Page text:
If spices are effective in raising our favorite recipes, they also have many health benefits. Be careful, however, not to consume too much: some of them can be dangerous. Here are the precautions to take before seasoning our dishes.
Nutmeg: yes, but at low doses!
Much appreciated in gratin dauphinois or quiche lorraine , nutmeg is a seed that is reduced to powder to flavor certain dishes. Used in small doses, this spice is ideal for flavoring our recipes. But when consumed in large quantities, nutmeg can become toxic! In question ? Myristicin, a substance found in this spice, which can have hallucinogenic effects .
The potential dangers of nutmeg were notably pointed out in an article published in the Emergendy Medicine Journal in 2005. The authors explain that nutmeg is sometimes used for recreational purposes. A diversion causing intoxication: they describe the case of an 18-year-old young woman in “trance” after having grated 50 grams of nutmeg in her milkshake.
Turmeric is not recommended with an anti-gallant treatment
Ideal for raising a recipe based on chicken for example, turmeric is not completely harmless. And for good reason: it contains curcumin, a molecule that can cause heartburn , bloating or even vomiting. Turmeric should also be used with caution as part of an anticoagulant treatment, as it thins the blood.
Even more surprising: in the context of the Covid-19 epidemic, the National Agency for Food, Environmental and Occupational Health Security (ANSES) advises against the consumption of plants contained in certain food supplements which may ” disrupt the body’s natural defenses by interfering in particular with the inflammatory defense mechanisms useful for fighting infections . “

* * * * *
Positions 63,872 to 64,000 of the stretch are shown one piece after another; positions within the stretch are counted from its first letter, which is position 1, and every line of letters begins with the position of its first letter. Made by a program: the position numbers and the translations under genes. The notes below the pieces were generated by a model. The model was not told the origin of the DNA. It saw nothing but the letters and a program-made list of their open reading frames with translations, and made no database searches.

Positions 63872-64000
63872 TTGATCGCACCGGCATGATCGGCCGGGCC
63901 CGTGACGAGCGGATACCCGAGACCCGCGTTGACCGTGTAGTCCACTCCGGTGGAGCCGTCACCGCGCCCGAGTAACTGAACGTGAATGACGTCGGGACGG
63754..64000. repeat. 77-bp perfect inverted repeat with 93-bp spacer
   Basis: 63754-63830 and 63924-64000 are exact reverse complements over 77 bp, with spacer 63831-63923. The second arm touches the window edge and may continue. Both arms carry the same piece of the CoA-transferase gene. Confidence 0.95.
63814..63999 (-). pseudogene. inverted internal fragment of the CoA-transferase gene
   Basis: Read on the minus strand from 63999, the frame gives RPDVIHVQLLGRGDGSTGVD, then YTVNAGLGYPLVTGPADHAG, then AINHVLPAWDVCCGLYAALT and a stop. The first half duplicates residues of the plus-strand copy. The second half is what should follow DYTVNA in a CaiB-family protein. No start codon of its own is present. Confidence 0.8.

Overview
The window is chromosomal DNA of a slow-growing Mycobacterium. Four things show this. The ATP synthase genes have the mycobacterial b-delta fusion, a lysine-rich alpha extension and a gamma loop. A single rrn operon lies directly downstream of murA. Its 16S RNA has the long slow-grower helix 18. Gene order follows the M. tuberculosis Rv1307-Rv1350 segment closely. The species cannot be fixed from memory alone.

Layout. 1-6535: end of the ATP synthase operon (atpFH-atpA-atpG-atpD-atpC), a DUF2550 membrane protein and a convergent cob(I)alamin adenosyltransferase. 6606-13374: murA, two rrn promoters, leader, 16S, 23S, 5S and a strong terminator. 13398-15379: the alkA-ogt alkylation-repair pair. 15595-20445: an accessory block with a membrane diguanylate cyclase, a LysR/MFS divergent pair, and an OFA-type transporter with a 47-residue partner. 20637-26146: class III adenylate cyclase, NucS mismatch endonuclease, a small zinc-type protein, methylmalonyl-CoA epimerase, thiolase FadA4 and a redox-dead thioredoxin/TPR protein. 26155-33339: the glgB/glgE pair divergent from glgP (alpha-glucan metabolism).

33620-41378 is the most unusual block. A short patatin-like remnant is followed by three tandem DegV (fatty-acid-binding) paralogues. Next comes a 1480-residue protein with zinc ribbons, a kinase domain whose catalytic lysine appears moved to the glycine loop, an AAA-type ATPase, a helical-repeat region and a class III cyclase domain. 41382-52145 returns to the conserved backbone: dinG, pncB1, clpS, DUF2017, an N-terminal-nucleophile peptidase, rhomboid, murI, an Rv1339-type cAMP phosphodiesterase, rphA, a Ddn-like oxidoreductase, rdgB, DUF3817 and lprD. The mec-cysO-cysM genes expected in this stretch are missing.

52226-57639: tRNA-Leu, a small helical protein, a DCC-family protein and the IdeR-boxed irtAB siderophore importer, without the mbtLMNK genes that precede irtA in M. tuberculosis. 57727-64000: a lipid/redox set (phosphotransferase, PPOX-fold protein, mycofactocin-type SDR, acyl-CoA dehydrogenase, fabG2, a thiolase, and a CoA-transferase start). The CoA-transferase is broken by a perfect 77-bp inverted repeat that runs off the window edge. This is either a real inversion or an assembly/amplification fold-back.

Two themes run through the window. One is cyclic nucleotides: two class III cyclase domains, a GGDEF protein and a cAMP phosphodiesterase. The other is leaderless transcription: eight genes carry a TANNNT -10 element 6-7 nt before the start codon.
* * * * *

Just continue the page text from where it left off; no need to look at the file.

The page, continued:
Cinnamon: beware of coumarin
Rich in antioxidants, ally of digestion, anti-cholesterol weapon … Cinnamon has it all! That’s good, since it fits perfectly with many gourmet and regressive recipes, such as compote or crumbles. Be careful however with the type of cinnamon you choose: the ideal is to opt for Ceylon cinnamon, which contains little coumarin. This substance is dangerous for the liver when consumed in large quantities, and can in particular cause hepatitis . The European Commission has therefore set the amount of coumarin per kilo of cinnamon at 2 mg maximum.
If it is not risky to sprinkle a little cinnamon on a dessert, the diversion of this spice can however be dangerous. Proof is: the “cinnamon challenge” or “cinnamon challenge”, which circulates on social networks , and which consists in swallowing a spoon of cinnamon powder without coughing or spitting. If this challenge is difficult, it can mainly cause damage to the lungs .
Chili can irritate the digestive tract
If you like spicy dishes, you probably have spices in your cupboards. This spicy little fruit has many virtues, since it is rich in antioxidants, has a fat-burning action and contains vitamins, but it can also be dangerous when eaten too much quantity. Chili can actually cause irritation of the esophagus and digestive tract. So better not to abuse it! If sprinkling a little of this spice on your dishes can be a good idea, it is nevertheless not recommended to bite into a pepper!
Badiane: beware of confusion
The star anise , better known as star anise , is particularly effective in combating digestive disorders. In gingerbread or infusion, the star anise will delight lovers of aniseed tastes. Be careful not to confuse it with the star anise of Japan, which is prohibited in France. In question ? It contains components that are toxic to the central nervous system and its consumption can cause seizures , as the National Agency for Food, Environmental and Occupational Health Safety (ANSES) points out.